SC raises election disclosure bar: Candidates must now reveal their family’s source of income


Non-disclosure of sources of income by candidates and their associates “would constitute a corrupt practice falling under the heading ‘undue influence’ as defined under Section 123(2) of the RP (Representation of the People) Act of 1951”.

Maintaining that “purity of the electoral process is fundamental to the survival of a healthy democracy”, the Supreme Court Friday ordered that candidates contesting an election and their associates — spouses and dependents — must disclose their sources of income. It directed that suitable amendments be made in rules and Form 26 — the affidavit filed by the candidate along with the nomination paper — to make candidates and their associates disclose sources of income. The bench of Justices J Chelameswar and S Abdul Nazeer, while slamming corruption in politics, said undue accretion of assets of lawmakers was a “sure indicator” of the beginning of a failing democracy which, if left unattended, would lead to the destruction of democracy and pave the way for the “rule of mafia”.

The bench, while ruling on a PIL by Lucknow-based NGO Lok Prahari, said there was need for a mechanism to “continuously” monitor assets and sources of income of legislators and their associates. “Information regarding the sources of income of candidates and their associates would, in our opinion, certainly help the voter to make an informed choice of candidate to represent the constituency in the legislature,” the bench said. The court said such disclosure would be a part of the fundamental right of the voter under Article 19(1)(a) as laid down in its 2002 judgment in Union of India vs Association for Democratic Reforms & Another in which it stated that “voter speaks out or expresses by casting vote”.

Non-disclosure of sources of income by candidates and their associates “would constitute a corrupt practice falling under the heading ‘undue influence’ as defined under Section 123(2) of the RP (Representation of the People) Act of 1951”.

The court said the candidate must also disclose his/her interest or stake in any government contract that he/she or any family member has with the government. The petitioner had raised the question of assets of some people’s representatives increasing manifold after their election. The bench noted that there was “need to make appropriate provision, declaring that the undue accretion of assets is a ground for disqualifying a legislator even without prosecuting the legislator for offences under the PC Act”.

The court said the government was competent to make rules to this effect and put in place a permanent mechanism to monitor the financial affairs of legislators and their associates.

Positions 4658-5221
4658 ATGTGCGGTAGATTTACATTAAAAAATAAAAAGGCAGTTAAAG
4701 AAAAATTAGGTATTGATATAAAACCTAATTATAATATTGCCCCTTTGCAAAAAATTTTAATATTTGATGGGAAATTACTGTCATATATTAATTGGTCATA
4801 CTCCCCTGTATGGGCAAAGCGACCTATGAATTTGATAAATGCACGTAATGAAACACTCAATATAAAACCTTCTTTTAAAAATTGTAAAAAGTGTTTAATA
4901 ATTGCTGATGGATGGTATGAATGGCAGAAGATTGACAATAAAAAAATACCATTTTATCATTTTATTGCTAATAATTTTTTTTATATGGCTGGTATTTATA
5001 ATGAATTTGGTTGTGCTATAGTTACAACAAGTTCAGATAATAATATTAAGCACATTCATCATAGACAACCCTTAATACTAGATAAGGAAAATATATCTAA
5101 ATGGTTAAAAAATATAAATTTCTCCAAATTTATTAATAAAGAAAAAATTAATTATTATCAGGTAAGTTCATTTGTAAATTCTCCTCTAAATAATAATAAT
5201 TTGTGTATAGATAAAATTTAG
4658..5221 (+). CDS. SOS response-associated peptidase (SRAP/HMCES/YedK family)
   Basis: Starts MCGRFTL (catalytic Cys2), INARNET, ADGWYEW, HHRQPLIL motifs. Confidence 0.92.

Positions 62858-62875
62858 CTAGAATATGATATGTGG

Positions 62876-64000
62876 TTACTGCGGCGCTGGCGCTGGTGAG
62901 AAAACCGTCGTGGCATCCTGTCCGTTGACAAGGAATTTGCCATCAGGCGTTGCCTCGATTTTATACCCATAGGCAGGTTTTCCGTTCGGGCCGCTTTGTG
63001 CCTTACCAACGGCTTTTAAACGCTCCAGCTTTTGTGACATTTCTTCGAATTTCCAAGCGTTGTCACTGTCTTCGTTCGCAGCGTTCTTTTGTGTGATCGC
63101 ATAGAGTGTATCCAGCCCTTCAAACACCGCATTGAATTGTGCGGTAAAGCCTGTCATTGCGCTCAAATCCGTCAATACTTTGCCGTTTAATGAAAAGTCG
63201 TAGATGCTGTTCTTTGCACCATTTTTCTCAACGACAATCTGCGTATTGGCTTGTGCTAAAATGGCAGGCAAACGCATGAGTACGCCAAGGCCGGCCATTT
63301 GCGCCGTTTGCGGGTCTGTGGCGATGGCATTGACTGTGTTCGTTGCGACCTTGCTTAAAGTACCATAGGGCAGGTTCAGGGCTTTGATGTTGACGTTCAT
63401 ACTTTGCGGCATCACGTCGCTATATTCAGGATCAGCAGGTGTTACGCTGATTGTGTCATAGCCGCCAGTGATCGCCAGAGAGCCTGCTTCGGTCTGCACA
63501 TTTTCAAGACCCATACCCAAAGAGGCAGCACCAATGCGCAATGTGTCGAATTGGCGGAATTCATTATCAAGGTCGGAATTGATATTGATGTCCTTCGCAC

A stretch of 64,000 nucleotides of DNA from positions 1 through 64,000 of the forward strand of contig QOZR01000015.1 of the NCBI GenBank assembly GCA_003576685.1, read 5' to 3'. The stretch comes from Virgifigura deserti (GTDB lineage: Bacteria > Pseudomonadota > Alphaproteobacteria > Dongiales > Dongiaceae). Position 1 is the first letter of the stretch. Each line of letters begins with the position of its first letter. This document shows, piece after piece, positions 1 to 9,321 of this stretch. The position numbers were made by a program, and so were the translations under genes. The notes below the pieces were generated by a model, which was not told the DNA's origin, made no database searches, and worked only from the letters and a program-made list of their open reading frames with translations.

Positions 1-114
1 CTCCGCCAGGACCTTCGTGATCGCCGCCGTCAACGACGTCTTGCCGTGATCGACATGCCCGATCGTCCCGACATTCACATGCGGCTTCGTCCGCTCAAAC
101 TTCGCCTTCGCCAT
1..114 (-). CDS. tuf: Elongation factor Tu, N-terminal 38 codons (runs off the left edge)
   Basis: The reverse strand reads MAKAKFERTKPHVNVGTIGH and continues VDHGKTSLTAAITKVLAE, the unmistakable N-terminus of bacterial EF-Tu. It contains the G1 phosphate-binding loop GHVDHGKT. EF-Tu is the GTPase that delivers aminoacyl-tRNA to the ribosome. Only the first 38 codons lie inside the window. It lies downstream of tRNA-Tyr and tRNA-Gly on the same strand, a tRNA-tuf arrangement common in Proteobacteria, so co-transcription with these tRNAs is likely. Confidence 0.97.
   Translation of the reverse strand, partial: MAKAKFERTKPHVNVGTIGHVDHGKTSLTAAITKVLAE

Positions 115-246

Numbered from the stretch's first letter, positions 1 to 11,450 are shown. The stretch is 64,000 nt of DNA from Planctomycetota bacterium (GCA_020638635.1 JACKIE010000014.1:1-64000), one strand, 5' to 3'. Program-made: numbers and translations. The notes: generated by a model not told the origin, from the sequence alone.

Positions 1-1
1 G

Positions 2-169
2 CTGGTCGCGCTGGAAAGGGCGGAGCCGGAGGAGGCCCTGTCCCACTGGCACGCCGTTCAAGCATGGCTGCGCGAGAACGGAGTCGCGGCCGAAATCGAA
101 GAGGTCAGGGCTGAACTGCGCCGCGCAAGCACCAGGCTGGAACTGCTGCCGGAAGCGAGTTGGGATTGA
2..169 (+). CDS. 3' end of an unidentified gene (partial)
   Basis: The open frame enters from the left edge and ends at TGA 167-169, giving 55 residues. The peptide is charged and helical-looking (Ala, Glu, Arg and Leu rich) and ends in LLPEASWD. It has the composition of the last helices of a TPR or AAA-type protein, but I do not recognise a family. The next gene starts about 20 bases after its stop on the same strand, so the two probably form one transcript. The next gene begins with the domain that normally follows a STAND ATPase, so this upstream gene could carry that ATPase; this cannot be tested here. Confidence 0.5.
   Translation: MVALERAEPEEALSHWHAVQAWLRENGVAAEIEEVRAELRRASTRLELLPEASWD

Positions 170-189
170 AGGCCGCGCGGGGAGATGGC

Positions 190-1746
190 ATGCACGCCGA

“The State owes a constitutional obligation to the people of the country to ensure that there is no concentration of wealth to the common detriment and to the debilitation of democracy. Therefore, it is necessary, as rightly prayed by the petitioner, to have a permanent institutional mechanism dedicated to the task.”

The mechanism, the bench said, must collect data periodically and examine whether there is disproportionate increase in the assets and recommend action in appropriate cases, either to prosecute them or place it before the legislature to continue their eligibility to continue as members of the House. Such data, it said, should also be placed in the public domain to enable voters to make an informed choice.

“The most crude process by which a legislator or his associates could accumulate assets is by resorting to activities which constitute offences under the Prevention of Corruption Act, 1988. Gold is their God,” the bench said.

However, such growth in wealth, it said, may also be due to activities that are improper, but not illegal.
The bench pointed out that there were known cases of legislators or their associates availing of huge amount of loans for alleged commercial purposes from public financial institutions, either directly or through body corporates controlled by them. Such loans become non-performing assets (NPAs).

“It is equally a widely prevalent phenomenon that borrowers (legislators or even others) whose accounts have become NPAs are able to secure fresh loans in huge amounts either from the very same or other financial institutions,” it said.

The bench denied the plea for a probe into the assets of some politicians named in the petition, saying this “would amount to selective scrutiny of the matter in the absence of any permanent mechanism regularly monitoring the growth of the assets of all the legislators and/or their associates as a class. Such a selective investigation could lead to political witch-hunting”.


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